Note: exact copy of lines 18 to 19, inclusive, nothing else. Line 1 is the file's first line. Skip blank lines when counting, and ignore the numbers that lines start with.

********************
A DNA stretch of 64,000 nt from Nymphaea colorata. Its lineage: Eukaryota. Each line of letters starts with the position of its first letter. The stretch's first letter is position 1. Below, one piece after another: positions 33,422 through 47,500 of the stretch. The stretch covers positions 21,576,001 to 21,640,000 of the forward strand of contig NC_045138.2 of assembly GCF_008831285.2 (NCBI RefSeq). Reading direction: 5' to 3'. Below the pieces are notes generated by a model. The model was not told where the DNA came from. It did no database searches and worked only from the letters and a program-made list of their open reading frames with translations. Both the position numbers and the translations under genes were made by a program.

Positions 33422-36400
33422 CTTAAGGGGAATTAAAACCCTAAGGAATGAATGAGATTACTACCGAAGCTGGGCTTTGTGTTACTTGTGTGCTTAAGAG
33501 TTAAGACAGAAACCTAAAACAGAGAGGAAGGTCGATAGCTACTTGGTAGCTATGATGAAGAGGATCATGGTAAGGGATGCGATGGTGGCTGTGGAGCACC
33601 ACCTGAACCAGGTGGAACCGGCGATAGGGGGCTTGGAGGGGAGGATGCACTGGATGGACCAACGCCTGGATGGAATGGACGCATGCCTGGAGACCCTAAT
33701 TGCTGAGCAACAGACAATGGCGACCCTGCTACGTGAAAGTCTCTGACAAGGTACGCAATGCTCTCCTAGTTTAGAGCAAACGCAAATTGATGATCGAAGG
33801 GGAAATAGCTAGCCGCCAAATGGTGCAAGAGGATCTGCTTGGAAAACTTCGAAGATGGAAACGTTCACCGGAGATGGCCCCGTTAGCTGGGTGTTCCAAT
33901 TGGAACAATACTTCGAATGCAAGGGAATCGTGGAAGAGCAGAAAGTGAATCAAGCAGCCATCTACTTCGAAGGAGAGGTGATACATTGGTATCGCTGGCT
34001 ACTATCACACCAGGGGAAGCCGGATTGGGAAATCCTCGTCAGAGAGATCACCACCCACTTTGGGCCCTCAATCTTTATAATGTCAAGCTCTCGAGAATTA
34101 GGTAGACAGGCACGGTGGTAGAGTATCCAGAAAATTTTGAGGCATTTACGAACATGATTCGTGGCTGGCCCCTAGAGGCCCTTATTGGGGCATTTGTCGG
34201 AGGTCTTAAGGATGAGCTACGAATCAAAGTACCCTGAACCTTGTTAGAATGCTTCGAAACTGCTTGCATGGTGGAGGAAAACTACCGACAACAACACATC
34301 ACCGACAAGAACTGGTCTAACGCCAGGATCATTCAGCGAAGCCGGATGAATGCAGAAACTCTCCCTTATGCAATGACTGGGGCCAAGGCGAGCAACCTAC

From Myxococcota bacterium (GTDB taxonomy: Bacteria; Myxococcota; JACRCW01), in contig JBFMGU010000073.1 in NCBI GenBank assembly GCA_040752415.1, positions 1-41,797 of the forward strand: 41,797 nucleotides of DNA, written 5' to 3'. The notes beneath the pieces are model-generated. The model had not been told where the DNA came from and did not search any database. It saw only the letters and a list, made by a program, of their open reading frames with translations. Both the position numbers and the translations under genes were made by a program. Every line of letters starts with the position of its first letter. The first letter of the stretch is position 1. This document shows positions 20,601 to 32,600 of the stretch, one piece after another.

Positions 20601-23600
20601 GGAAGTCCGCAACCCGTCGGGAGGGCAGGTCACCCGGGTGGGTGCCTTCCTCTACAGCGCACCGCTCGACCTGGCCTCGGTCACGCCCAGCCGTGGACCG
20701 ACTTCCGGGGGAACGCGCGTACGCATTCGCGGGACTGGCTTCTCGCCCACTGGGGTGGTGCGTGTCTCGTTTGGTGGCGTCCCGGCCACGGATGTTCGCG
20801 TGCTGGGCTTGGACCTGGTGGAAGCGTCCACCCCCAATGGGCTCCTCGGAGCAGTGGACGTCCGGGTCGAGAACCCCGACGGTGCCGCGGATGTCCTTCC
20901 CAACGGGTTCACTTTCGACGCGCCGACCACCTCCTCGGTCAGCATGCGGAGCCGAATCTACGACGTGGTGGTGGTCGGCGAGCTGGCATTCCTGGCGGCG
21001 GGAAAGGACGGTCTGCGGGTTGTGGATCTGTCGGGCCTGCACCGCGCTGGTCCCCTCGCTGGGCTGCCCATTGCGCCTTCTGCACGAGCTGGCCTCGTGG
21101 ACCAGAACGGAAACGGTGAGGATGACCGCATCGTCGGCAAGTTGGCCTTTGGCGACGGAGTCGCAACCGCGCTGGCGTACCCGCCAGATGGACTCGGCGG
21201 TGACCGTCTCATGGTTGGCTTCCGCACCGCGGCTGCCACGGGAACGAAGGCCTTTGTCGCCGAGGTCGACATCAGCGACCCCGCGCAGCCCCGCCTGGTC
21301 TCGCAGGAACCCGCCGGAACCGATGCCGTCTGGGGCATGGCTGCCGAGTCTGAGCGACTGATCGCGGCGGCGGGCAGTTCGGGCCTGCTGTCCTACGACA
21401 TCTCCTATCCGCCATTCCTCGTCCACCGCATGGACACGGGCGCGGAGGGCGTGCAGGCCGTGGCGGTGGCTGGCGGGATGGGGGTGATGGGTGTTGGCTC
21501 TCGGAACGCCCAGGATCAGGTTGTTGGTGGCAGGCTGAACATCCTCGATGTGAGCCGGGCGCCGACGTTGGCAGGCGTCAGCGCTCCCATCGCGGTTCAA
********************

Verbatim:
20901 CAACGGGTTCACTTTCGACGCGCCGACCACCTCCTCGGTCAGCATGCGGAGCCGAATCTACGACGTGGTGGTGGTCGGCGAGCTGGCATTCCTGGCGGCG
21001 GGAAAGGACGGTCTGCGGGTTGTGGATCTGTCGGGCCTGCACCGCGCTGGTCCCCTCGCTGGGCTGCCCATTGCGCCTTCTGCACGAGCTGGCCTCGTGG